Thursday, 30 January 2014

Word clouds: a great way to focus on form?

Podcasting, as illustrated by MyBrainshark, the topic of my last post, clearly has a lot of pedagogic potential and I'm pretty enthusiastic about it just now.

In today's post, though, I'd like to look at the idea of "Word clouds" and their potential to help language teachers focus learner attention on vocabulary and language forms. The first tool I'd like to review is Wordle, a free Internet-based application which allows you to input texts and then generate "word clouds" based on them. 

So here is one I prepared earlier, based on the transcript from the podcast I gave last time:

I've chosen to display words horizontally, but several display options exist (e.g. vertically, 50/50, "any which way"). I've also reduced the number of words shown from the 150 most common within the overall text to the top 30. This gives the key words from the test the greatest visual prominence; the most frequently occurring words are the largest of all. A significant variety of fonts, layouts and colour schemes for background and text is also available.

Relevance and rationale
Reading activities in ELT textbooks are often preceded by a short introduction focusing learner attention on the topic, topic vocabulary, or both. Wordle makes it easy for teachers to do the same with authentic texts in a way that is visually appealing.

Compared with a number of other tools, an advantage worth noting is that the images generated by Wordle are essentially yours: you don't need to sign up for an account or provide an e-mail address in order to use to the tool.

Propensity to promote language learning
In its basic form, Wordle is easy to use, and that's a definite plus for teachers who can experiment until they find designs that best suit their purposes. It's visually appealing, too: much better, you might argue, than a mere word list for teaching vocabulary! In a separate post which also looks at other "word cloud" tools, Shelly Terrell suggests ways in which phrases may be grouped together for such a purpose, or even overlaid on an image.

Wordle can also support reading lessons, as Russell Stannard points out. Word clouds can be used for the purposes of predicting what a text will be about. You can also elicit from students what they think key words mean. At higher ability levels, you can also use the tool to help students look for dominant motifs in "serious" discourse (see Teachers First for this, and other more challenging suggestions).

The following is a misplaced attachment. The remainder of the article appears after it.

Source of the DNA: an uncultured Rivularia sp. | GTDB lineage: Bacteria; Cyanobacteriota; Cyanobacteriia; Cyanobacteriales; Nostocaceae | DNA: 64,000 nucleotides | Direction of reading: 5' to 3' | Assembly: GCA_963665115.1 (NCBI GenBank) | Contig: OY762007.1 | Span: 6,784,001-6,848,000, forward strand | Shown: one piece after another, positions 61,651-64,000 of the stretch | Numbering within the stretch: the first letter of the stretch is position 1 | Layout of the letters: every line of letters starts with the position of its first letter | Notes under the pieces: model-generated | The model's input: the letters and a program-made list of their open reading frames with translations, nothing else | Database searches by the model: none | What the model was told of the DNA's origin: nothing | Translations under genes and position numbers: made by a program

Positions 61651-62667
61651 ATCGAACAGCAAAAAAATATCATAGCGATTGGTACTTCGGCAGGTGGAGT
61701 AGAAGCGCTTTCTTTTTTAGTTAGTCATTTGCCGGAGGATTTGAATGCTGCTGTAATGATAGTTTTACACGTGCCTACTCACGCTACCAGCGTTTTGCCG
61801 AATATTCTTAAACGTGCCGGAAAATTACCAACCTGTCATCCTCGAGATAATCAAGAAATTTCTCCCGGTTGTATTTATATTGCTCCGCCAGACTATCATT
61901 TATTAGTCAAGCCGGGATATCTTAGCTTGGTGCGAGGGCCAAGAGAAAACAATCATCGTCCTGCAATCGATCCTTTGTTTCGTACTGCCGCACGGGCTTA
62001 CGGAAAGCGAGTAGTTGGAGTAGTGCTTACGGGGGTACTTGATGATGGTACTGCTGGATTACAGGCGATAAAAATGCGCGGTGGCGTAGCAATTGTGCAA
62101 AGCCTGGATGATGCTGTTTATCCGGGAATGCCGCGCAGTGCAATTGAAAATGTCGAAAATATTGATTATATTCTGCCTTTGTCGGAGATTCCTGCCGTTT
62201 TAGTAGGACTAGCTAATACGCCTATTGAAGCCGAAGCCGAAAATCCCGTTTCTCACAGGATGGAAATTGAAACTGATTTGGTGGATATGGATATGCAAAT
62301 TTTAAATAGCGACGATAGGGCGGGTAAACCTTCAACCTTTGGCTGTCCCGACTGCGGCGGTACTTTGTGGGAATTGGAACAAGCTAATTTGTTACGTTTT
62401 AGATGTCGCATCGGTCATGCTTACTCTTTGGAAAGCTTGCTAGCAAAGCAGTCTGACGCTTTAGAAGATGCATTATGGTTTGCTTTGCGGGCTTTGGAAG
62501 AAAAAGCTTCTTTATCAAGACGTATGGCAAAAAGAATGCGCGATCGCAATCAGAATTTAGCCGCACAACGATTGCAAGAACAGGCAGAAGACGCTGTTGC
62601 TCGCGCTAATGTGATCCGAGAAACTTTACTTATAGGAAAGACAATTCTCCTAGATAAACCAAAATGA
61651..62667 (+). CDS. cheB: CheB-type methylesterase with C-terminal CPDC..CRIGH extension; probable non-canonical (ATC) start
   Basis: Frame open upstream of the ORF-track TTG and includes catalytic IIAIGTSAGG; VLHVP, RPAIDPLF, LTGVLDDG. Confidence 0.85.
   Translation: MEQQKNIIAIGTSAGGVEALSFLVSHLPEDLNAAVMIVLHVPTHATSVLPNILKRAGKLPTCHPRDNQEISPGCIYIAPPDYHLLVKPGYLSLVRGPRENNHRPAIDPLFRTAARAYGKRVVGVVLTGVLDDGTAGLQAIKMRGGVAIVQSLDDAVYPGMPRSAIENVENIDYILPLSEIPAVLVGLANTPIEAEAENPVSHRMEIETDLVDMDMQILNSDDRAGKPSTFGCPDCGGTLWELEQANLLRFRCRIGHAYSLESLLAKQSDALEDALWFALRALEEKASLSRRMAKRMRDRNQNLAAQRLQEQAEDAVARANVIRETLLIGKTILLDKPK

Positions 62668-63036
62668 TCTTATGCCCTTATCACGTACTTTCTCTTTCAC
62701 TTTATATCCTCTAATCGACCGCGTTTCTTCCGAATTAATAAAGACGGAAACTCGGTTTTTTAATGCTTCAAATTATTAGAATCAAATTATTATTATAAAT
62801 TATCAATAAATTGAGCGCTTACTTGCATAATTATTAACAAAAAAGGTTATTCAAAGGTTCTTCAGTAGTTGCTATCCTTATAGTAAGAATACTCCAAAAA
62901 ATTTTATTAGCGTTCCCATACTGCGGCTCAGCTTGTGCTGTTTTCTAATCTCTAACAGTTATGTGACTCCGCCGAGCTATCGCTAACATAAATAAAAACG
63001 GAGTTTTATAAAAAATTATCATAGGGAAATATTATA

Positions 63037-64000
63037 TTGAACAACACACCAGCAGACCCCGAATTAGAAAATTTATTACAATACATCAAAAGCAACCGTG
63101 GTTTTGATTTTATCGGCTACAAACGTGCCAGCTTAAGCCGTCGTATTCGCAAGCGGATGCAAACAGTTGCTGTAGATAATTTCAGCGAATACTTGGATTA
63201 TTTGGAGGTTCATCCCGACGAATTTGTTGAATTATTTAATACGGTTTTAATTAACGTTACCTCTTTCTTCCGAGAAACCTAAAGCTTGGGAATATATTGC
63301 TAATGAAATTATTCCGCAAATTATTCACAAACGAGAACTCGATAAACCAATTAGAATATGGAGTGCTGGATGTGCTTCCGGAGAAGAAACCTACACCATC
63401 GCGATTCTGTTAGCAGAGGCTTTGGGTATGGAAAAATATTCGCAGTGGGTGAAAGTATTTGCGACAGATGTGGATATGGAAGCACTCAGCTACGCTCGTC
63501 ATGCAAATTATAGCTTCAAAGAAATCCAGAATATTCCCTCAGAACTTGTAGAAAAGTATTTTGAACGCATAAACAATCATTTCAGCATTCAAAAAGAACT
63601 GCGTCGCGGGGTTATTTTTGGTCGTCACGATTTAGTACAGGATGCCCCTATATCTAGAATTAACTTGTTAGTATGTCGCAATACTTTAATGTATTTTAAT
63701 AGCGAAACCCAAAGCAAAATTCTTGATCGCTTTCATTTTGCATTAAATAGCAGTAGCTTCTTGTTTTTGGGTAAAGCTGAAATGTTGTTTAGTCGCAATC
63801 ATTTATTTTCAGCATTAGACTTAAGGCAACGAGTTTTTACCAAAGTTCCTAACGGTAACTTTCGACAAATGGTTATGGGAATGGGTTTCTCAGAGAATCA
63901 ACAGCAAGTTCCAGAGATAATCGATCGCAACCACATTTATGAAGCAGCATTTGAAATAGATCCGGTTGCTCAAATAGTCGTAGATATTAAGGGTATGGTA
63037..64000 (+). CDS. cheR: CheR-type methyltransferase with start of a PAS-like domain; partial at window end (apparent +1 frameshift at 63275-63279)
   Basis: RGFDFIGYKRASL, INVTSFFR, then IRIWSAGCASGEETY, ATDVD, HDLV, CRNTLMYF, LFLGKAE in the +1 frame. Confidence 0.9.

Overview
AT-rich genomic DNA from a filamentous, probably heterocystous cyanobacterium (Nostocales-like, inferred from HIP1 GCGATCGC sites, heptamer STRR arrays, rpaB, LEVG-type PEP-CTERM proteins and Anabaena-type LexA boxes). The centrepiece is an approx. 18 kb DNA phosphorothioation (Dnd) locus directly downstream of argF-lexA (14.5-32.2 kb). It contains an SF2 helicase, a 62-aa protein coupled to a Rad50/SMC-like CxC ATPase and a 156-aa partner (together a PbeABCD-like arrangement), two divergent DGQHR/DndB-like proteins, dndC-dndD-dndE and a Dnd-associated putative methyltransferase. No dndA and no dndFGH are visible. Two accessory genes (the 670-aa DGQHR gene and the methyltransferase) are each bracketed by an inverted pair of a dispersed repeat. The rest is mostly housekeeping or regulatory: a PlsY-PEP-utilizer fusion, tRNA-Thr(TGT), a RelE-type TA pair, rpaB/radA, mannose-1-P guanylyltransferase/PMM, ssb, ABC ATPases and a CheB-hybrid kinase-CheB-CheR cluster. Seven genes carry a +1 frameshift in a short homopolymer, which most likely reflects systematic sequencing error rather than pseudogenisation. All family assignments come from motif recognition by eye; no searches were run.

Russell is also right to point out that Wordle can also be used to support peer review of students' writing. It may help raise awareness of how the use of synonyms and a greater variety of language can improve one's style.

There are a few limitations, unfortunately. Once a "wordle" has been created, you cannot really modify the words; "randomizing" the design also does not allow you to go back to what you had earlier.

In addition, you cannot specify the canvas size or shape using the tool. Posters (e.g. Glogster) or web pages such as this blog may require more flexibility. I did find a way round this problem using a combination of Jing and Screencast to get the image shown here the size I wanted it, but I had to teach myself how to use another tool to achieve the end result.

Overall, though, Wordle looks like a good tool and worth using in a number of ways to focus learner attention on key words in texts you're showing them or in their own compositions. It doesn't have the "thesaurus" capability of Wordsift (another good tool), but it's a colourful way to do something akin to concordance analysis and looks nice: used well, I believe it can engage learners. I'd like to give it a try next time I have the opportunity.


  1. Really enjoyed this entry Philip. I came to the same conclusion, and really enjoyed the logical layout of the entry as well as your writing style, that goes for the whole blog as well, keep it up!

  2. Cheers, Chris! I also like the way you've been putting your blog together. I'll try and leave a comment or two once I've caught up with you.